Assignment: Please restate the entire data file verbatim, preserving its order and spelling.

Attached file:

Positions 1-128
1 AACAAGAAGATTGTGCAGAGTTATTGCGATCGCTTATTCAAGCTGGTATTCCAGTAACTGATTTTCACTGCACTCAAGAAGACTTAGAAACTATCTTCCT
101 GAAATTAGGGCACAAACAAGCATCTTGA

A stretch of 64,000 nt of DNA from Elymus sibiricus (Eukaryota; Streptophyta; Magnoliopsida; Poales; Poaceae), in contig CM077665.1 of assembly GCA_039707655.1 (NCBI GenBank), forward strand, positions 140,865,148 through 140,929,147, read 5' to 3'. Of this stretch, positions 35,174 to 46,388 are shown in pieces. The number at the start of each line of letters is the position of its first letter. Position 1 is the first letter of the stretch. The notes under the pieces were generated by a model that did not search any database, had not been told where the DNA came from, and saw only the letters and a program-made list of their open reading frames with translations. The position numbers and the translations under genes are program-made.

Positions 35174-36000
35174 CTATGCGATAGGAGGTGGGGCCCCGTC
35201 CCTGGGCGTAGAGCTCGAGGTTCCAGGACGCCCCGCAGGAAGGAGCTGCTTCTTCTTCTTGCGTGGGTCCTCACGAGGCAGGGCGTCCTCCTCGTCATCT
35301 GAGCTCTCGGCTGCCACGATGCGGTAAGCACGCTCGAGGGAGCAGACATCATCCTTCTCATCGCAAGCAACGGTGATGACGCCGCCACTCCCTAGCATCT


Positions 1-128
1 AACAAGAAGATTGTGCAGAGTTATTGCGATCGCTTATTCAAGCTGGTATTCCAGTAACTGATTTTCACTGCACTCAAGAAGACTTAGAAACTATCTTCCT
101 GAAATTAGGGCACAAACAAGCATCTTGA

A stretch of 64,000 nt of DNA from Elymus sibiricus (Eukaryota; Streptophyta; Magnoliopsida; Poales; Poaceae), in contig CM077665.1 of assembly GCA_039707655.1 (NCBI GenBank), forward strand, positions 140,865,148 through 140,929,147, read 5' to 3'. Of this stretch, positions 35,174 to 46,388 are shown in pieces. The number at the start of each line of letters is the position of its first letter. Position 1 is the first letter of the stretch. The notes under the pieces were generated by a model that did not search any database, had not been told where the DNA came from, and saw only the letters and a program-made list of their open reading frames with translations. The position numbers and the translations under genes are program-made.

Positions 35174-36000
35174 CTATGCGATAGGAGGTGGGGCCCCGTC
35201 CCTGGGCGTAGAGCTCGAGGTTCCAGGACGCCCCGCAGGAAGGAGCTGCTTCTTCTTCTTGCGTGGGTCCTCACGAGGCAGGGCGTCCTCCTCGTCATCT
35301 GAGCTCTCGGCTGCCACGATGCGGTAAGCACGCTCGAGGGAGCAGACATCATCCTTCTCATCGCAAGCAACGGTGATGACGCCGCCACTCCCTAGCATCT